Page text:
New offence of encouraging or assisting serious self-harm

The Online Safety Act 2023 creates a new offence of encouraging or assisting serious self-harm. The offence applies from 31 January 2024. 


What is the new offence?

A person will commit an offence if: 

 “they do a relevant act capable of encouraging or assisting the serious self-harm of another person, and their act was intended to encourage or assist the serious self-harm of another person” 

 Serious self-harm is defined as “self-harm amounting to ……. grievous bodily harm within the meaning of the Offences Against the Person Act 1861”. 

The Act defines the means of communication by which a person “does a relevant act”, which includes in-person or electronic communications, publications, correspondence, and the sending or giving of items with stored electronic data. 

The offence carries a maximum penalty of 5 years imprisonment. 


Why is this offence needed?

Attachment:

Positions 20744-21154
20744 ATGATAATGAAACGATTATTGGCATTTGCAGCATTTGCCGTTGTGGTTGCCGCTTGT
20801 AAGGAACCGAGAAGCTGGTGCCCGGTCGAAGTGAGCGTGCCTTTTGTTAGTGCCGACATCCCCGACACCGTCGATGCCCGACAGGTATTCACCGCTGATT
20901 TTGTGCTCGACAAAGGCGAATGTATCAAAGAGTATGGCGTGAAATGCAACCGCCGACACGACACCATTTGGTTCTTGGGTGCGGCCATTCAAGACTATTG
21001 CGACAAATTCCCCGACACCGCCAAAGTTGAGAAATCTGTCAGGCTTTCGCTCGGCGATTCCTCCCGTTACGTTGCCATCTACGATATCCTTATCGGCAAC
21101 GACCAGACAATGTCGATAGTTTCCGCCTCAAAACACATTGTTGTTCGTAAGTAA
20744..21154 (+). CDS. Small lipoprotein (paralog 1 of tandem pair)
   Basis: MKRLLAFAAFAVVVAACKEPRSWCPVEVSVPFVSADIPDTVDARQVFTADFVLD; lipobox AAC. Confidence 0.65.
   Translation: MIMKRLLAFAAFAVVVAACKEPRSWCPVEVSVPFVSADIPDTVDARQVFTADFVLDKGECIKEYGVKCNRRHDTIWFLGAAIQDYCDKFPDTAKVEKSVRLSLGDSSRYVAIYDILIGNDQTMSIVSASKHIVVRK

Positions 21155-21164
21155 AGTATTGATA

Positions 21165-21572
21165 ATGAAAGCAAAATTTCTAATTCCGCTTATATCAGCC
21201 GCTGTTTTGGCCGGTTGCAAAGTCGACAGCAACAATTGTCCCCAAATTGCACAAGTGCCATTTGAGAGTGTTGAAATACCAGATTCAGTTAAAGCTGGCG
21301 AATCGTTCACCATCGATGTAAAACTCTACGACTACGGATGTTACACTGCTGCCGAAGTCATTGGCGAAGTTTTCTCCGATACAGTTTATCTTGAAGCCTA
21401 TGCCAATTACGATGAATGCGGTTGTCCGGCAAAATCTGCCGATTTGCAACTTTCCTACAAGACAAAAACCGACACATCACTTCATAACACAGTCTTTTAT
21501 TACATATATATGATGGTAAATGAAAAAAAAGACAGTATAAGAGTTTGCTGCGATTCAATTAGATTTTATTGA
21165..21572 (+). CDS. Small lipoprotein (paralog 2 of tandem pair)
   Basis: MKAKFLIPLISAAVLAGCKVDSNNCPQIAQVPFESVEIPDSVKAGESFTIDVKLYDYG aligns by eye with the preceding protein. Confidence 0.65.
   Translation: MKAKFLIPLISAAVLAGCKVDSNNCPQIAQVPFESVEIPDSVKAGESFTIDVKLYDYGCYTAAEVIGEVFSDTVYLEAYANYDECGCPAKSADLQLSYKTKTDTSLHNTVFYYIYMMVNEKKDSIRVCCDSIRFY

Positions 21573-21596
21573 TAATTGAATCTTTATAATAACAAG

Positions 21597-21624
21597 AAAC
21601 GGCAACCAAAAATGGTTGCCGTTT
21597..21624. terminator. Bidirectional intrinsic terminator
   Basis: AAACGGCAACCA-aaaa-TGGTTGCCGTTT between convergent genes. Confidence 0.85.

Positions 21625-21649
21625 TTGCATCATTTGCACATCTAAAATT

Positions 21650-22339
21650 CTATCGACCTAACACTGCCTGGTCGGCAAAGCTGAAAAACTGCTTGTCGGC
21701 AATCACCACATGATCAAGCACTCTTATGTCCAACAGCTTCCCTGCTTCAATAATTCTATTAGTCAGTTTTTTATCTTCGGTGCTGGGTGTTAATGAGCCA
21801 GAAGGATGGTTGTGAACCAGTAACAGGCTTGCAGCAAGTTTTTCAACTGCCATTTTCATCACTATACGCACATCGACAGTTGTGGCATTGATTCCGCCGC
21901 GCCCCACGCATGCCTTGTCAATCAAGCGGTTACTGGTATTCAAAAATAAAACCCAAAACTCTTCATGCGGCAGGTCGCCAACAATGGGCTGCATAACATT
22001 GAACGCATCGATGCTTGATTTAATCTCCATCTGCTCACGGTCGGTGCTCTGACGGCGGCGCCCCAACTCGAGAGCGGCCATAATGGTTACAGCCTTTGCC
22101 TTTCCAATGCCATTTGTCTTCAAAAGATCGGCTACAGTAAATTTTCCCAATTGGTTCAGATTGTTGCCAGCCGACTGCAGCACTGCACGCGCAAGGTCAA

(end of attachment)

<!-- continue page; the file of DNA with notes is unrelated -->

The offence has been introduced in response to concerns about online content encouraging vulnerable people to self-harm. It applies to both children and vulnerable adults.  

The government said that the offence will ensure that trolls sending communications that encourage self-harm face the consequences of their “vile actions”. 

The offence appears to have strong support from interest groups.  

The Molly Rose Foundation, a suicide-prevention charity aimed at young people, said that it is a “significant move” in the right direction. The charity was established by the friends and family of Molly Russell, a 14-year-old girl who took her own life after viewing images promoting suicide and self-harm. In September 2022 a coroner ruled that content Molly had viewed relating to depression, self-harm and suicide “had contributed to her death in a more than minimal way”.  


How can we help?

We have over 30 years’ experience of criminal defence practice. We ensure we remain up to date with any changes in legislation and case law so that we can give our clients the best possible advice. 

If you would like to discuss any aspect of your case, please contact Tarsem Salhan on 0121 605 6000 or email him at